US6589093B1 (en) * 1999-03-23 2003-07-08 Grant Kennedy Morgan Integral resilient badge and sucker
US7927170B2 (en) * 2005-06-18 2011-04-19 Jkid Limited Portable device
US20090311941A1 (en) * 2005-06-18 2009-12-17 Jkid Limited Portable Device
US9050541B2 (en) * 2009-09-25 2015-06-09 Innovation First, Inc. Moving attachments for a vibration powered toy
US20110076916A1 (en) * 2009-09-25 2011-03-31 David Anthony Norman Vibration Powered Toy
US20110076914A1 (en) * 2009-09-25 2011-03-31 David Anthony Norman Vibration Powered Toy
US20110076918A1 (en) * 2009-09-25 2011-03-31 David Anthony Norman Vibration Powered Toy
US20110076917A1 (en) * 2009-09-25 2011-03-31 David Anthony Norman Vibration Powered Toy
US20110111671A1 (en) * 2009-09-25 2011-05-12 David Anthony Norman Display Case for Vibration Powered Device
US20110117814A1 (en) * 2009-09-25 2011-05-19 David Anthony Norman Habitat for vibration powered device
US8038503B2 (en) * 2009-09-25 2011-10-18 Innovation First, Inc. Vibration powered toy
US20120015585A1 (en) * 2009-09-25 2012-01-19 Innovation First, Inc. Vibration Powered Toy
US9908058B2 (en) * 2009-09-25 2018-03-06 Innovation First, Inc. Vibration powered toy
US20130090037A1 (en) * 2009-09-25 2013-04-11 Innovation First, Inc. Moving attachments for a vibration powered toy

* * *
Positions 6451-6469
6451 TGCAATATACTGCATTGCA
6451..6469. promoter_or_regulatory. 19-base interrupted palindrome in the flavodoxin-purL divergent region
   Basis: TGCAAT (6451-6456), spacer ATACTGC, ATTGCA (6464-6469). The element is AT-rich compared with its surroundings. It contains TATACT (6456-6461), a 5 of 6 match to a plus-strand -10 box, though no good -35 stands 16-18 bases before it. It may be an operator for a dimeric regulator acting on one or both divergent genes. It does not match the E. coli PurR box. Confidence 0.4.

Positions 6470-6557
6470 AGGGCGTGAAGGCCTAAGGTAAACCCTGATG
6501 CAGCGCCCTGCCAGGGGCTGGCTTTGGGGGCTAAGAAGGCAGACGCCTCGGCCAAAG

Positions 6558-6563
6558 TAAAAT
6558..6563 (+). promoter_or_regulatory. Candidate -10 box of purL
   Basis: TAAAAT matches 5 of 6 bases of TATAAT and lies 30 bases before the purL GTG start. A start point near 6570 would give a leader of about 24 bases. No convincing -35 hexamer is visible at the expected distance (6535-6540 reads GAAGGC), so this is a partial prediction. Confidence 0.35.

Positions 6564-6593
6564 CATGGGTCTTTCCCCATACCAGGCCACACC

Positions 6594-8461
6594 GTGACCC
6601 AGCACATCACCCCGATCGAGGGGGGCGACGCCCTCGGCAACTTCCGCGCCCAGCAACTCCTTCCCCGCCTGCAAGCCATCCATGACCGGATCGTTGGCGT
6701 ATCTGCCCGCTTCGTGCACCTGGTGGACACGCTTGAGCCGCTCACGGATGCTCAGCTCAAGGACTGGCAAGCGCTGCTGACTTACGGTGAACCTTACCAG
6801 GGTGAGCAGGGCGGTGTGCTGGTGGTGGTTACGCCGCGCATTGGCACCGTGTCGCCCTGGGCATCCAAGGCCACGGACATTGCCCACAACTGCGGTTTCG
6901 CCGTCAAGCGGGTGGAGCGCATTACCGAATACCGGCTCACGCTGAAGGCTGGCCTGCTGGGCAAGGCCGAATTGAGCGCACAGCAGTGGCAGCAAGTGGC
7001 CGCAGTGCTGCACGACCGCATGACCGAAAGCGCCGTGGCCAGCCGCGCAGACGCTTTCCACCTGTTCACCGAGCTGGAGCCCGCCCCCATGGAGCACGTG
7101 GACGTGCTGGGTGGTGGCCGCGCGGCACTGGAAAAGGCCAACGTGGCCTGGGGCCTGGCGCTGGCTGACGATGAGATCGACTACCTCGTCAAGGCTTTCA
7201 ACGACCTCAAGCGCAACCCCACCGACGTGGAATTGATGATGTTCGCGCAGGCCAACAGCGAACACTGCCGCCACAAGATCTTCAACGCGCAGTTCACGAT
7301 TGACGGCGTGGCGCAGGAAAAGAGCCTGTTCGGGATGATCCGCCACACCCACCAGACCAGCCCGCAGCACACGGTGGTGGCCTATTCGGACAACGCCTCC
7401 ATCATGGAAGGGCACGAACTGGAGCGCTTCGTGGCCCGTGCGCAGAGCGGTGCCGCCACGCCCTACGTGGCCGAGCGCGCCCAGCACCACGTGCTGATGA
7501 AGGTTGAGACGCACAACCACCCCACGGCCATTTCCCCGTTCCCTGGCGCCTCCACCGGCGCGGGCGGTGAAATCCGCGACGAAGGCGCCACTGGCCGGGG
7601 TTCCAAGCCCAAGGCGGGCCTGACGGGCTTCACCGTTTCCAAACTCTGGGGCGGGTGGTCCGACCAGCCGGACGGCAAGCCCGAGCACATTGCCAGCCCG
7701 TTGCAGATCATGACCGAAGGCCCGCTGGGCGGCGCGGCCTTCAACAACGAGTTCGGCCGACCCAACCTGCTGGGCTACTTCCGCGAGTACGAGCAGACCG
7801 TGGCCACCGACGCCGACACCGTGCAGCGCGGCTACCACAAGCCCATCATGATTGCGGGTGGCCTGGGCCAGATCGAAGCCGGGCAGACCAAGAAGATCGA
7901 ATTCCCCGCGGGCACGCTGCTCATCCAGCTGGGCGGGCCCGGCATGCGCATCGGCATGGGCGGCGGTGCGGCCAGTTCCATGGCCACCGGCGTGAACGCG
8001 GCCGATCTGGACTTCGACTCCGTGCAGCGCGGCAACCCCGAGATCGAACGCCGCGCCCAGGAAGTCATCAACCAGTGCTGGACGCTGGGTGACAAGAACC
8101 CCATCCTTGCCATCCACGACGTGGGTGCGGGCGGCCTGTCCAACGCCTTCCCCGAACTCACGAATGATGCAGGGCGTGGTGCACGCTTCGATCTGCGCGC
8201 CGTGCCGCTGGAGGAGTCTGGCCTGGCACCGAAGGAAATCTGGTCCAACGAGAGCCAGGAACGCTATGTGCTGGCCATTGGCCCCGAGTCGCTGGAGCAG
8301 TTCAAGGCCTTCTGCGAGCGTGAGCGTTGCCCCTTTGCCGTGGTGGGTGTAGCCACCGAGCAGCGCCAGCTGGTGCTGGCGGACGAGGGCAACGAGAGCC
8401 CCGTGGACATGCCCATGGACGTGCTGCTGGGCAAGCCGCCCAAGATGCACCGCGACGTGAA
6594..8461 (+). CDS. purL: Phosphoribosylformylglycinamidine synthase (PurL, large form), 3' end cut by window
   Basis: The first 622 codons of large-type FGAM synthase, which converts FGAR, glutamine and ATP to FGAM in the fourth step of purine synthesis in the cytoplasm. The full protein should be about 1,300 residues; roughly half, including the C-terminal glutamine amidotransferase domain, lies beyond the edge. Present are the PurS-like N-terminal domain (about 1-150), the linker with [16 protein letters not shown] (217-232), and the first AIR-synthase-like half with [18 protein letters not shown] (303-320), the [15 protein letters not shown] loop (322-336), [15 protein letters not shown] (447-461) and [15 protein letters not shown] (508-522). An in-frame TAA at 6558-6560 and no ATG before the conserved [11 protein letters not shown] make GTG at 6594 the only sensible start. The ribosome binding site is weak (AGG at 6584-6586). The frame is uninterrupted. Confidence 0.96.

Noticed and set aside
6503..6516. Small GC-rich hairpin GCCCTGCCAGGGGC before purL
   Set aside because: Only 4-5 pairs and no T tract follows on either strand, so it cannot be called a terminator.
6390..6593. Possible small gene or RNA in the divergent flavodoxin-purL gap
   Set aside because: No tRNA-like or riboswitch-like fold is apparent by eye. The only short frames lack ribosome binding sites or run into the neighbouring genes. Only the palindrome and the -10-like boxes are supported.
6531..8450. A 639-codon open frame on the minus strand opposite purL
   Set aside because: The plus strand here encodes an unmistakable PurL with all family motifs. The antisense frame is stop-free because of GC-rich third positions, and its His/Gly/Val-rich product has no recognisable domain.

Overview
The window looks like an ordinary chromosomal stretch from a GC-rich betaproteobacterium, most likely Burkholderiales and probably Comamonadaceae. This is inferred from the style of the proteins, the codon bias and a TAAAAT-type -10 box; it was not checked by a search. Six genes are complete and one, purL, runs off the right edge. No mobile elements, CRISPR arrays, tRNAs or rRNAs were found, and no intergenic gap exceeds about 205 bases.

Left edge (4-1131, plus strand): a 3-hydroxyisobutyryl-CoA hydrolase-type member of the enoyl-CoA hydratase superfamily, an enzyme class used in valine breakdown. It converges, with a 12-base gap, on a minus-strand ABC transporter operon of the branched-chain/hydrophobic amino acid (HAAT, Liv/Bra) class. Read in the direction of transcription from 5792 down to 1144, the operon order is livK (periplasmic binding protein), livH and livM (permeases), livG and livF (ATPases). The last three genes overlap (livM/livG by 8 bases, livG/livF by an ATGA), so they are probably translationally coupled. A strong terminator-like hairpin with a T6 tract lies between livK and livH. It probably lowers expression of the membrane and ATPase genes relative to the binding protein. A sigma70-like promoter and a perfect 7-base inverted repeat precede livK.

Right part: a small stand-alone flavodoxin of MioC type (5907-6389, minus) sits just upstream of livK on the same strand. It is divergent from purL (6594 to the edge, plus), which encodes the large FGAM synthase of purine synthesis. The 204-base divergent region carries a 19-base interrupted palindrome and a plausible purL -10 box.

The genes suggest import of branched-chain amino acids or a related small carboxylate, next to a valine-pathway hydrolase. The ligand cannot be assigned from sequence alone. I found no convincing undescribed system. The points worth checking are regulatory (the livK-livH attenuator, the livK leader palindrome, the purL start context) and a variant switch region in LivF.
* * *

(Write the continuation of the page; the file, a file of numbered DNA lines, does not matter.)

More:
US20160271505A1 (en) * 2009-09-25 2016-09-22 Innovation First, Inc. Vibration Powered Toy
US20110028069A1 (en) * 2009-09-25 2011-02-03 Innovation First, Inc. Vibration powered toy
US9370724B2 (en) * 2009-09-25 2016-06-21 Innovation First, Inc. Vibration powered toy
US8721384B2 (en) 2009-09-25 2014-05-13 Innovation First, Inc. Display case for vibration powered device
US8834226B2 (en) * 2009-09-25 2014-09-16 Innovation First, Inc. Vibration powered toy
US8834227B2 (en) * 2009-09-25 2014-09-16 Innovation First, Inc. Vibration powered toy
US8882558B2 (en) 2009-09-25 2014-11-11 Innovation First, Inc. Habitat for vibration powered device
US8905813B2 (en) * 2009-09-25 2014-12-09 Innovation First, Inc. Vibration powered toy
US9017136B2 (en) * 2009-09-25 2015-04-28 Innovation First, Inc. Vibration powered toy
US20180147500A1 (en) * 2009-09-25 2018-05-31 Innovation First, Inc. Vibration Powered Toy
US20150165331A1 (en) * 2009-09-25 2015-06-18 Innovation First, Inc. Vibration Powered Toy
US9162154B2 (en) * 2011-10-04 2015-10-20 Innovation First, Inc. Autonomous vehicle system
US20130084775A1 (en) * 2011-10-04 2013-04-04 Innovation First, Inc. Autonomous Vehicle System
US8591281B2 (en) 2011-12-30 2013-11-26 Innovation First, Inc. Climbing vibration-driven robot
US9238178B2 (en) 2011-12-30 2016-01-19 Innovation First, Inc. Climbing vibration-driven robot
WO2013101271A3 (en) * 2011-12-30 2014-04-24 Innovation First, Inc. Climbing vibration-driven robot
WO2013101271A2 (en) * 2011-12-30 2013-07-04 Innovation First, Inc. Climbing vibration-driven robot
USD738434S1 (en) 2014-05-20 2015-09-08 Octoblocs LLC Suction cup toy

Also Published As

Publication number Publication date Type
CA1131448A (en) 1982-09-14 grant
CA1131448A1 (en) grant
JPS5545359U (en) 1980-03-25 application